To Excel or not to Excel? That is the question of our times. Here, now, early in the new roaring 20’s, this 21st century dilemma vexes businesspeople of all stripes. In the early 90’s Microsoft’s Excel version 5.0 made spreadsheet computing as easy as 1-2-3 and soon captured the market. Today, while there is a plethora of other spreadsheet options available, Excel still leads the way with over 750 million users worldwide.
Widespread Excel adoption is why we ask the question at all. Other spreadsheet software has its own selling points, like Apache’s OpenOffice being open source, or Google Sheets and its native cloud-based architecture, but Excel is still King in its space. This article is just as apt, when applied to the use of other spreadsheet software. It will focus on which processes are appropriately done in Excel and which are best done in your Enterprise Resource Planning (ERP) System?
For this discussion, Excel will represent all spreadsheets as we decide to Excel or not.
Why Excel at all?
You might be asking yourself why do I need to Excel at all? Don’t today’s ERP Systems provide all the information I need? The ERP systems available today have evolved since their early origins in the 1960’s. Not yet known as ERP systems the term was coined by the Gartner Group in the 1990’s. ERP Systems have been used by manufacturers from their beginning, but what do they do? The acronym provides some clues.
Enterprise correctly implies the systems are enterprise-wide systems, that can handle all your business processes. While correct to think of ERP systems this way, remember not all ERP systems are equal and some enterprises are bigger and more complex than others. All ERP systems are not equal when it comes to meeting the needs of all businesses. Some are too much software for small enterprises while others are not capable of handling the needs of large organizations.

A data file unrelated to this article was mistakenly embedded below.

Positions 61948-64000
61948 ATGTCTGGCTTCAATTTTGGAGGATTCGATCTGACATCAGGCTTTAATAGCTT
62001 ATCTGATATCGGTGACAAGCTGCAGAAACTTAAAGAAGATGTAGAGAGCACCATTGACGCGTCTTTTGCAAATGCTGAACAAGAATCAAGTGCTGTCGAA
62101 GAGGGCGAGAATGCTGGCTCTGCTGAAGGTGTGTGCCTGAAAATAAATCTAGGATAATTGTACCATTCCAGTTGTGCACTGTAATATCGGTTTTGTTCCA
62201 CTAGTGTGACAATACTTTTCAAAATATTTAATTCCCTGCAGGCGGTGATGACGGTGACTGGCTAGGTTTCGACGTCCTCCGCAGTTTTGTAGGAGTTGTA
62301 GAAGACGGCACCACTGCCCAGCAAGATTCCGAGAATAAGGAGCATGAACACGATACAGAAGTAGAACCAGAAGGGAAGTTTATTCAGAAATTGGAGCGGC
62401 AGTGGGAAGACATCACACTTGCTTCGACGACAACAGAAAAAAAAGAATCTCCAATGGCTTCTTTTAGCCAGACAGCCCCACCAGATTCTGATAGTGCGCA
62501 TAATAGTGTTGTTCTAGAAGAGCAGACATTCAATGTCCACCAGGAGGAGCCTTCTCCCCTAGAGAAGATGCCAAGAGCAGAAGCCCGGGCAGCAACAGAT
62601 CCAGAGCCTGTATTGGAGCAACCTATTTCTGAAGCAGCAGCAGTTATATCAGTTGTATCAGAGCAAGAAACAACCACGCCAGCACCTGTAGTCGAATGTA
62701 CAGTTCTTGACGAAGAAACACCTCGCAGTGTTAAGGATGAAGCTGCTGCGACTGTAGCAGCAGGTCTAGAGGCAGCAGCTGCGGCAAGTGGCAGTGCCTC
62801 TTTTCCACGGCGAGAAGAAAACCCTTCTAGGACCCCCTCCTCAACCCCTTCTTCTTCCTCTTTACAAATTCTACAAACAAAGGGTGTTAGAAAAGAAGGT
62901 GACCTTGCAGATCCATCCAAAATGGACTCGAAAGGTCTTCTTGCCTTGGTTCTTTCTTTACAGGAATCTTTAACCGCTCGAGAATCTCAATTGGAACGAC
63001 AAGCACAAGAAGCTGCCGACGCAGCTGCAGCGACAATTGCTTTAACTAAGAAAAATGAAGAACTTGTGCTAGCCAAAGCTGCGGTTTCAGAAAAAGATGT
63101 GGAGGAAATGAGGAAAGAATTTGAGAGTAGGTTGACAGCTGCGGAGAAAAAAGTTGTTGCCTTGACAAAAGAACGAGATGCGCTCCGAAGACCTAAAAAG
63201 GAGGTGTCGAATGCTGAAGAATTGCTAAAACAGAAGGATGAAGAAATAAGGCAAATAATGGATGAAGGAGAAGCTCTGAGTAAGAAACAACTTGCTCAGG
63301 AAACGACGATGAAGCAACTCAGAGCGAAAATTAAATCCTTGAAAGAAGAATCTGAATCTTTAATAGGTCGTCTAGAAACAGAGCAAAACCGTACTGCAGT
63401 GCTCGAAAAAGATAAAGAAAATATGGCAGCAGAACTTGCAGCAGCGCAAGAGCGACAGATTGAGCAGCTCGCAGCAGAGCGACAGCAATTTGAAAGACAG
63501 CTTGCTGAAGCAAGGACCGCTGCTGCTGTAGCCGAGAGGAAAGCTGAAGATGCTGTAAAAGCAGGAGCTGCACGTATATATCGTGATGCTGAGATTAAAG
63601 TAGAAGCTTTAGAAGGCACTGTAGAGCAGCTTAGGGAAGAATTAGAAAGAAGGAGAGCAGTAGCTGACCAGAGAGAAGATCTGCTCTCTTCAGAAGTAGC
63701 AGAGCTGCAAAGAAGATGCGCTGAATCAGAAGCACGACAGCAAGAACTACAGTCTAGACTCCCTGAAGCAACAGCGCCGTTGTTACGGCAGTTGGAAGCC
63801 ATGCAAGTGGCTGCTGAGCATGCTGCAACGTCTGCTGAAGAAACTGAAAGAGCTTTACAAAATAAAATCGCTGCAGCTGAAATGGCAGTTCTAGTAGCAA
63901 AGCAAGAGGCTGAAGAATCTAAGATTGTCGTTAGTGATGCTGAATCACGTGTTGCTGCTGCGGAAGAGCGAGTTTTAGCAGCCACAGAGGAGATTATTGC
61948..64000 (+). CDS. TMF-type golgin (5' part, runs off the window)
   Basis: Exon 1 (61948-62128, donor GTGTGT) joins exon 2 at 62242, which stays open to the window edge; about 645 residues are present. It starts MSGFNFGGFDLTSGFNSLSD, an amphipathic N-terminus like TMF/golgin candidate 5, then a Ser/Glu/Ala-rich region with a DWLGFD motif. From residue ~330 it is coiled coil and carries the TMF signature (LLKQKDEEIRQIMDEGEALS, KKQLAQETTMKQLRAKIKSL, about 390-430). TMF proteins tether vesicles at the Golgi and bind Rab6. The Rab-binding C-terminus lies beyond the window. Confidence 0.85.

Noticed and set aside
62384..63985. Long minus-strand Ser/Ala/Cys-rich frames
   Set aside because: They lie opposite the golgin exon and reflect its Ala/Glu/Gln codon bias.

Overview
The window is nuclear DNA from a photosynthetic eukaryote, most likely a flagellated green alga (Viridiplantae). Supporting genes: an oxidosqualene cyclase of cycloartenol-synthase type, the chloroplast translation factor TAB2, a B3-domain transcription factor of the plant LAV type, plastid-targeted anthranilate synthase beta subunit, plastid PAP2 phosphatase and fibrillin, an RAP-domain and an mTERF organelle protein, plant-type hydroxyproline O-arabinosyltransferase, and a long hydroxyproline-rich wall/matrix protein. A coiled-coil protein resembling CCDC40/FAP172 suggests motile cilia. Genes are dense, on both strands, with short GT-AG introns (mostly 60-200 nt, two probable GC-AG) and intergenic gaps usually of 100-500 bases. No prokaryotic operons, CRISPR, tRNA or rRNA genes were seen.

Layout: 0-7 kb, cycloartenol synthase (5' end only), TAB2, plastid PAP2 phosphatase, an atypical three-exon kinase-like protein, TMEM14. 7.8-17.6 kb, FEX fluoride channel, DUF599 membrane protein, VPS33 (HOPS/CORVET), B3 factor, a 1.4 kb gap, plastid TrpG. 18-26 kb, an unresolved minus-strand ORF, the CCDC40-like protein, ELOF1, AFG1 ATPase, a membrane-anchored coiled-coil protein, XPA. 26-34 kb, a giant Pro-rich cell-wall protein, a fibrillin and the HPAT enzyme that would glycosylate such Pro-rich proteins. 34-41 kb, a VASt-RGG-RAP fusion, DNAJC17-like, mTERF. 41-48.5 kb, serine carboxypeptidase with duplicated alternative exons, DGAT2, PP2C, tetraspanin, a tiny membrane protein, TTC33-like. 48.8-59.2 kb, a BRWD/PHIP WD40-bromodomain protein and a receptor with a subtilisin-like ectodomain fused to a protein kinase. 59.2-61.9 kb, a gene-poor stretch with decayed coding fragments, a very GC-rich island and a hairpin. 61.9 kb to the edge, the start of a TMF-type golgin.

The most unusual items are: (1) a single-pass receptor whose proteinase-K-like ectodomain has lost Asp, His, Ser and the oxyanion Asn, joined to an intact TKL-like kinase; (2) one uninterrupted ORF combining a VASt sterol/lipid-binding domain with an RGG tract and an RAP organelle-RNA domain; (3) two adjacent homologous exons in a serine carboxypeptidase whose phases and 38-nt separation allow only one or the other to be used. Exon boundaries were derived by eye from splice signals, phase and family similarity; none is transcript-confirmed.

An enterprise’s business resources can be anything from its people to the equipment. This can be thought of as the company’s assets. It employs assets as it endeavors to profit on its efforts. ERP systems provide the means to manage these resources and efforts. Managing these resources and efforts get more difficult as an organization grows.
This increased complexity requires planning to run the enterprise as efficiently as possible. This is where the P in ERP comes in. The 1970’s was the advent of MRP in manufacturing. This acronym stands for Material Requirements Planning. Almost ERP but not quite. Remember the term ERP was not yet coined in the 70’s. MRP focuses on planning a company’s inventory in support of its production and sales forecast/demand. MRP promises to systematically take a products demand and provide the plan for the acquisition of all the resources needed to manufacture the product by the date promised. MRP is encompassed in today’s ERP systems.
ERP systems also cover accounting, customer and supplier relations, marketing, engineering management, quality management, service management, and human resources. ERP systems now available are very comprehensive in the processes they support, so why use Excel?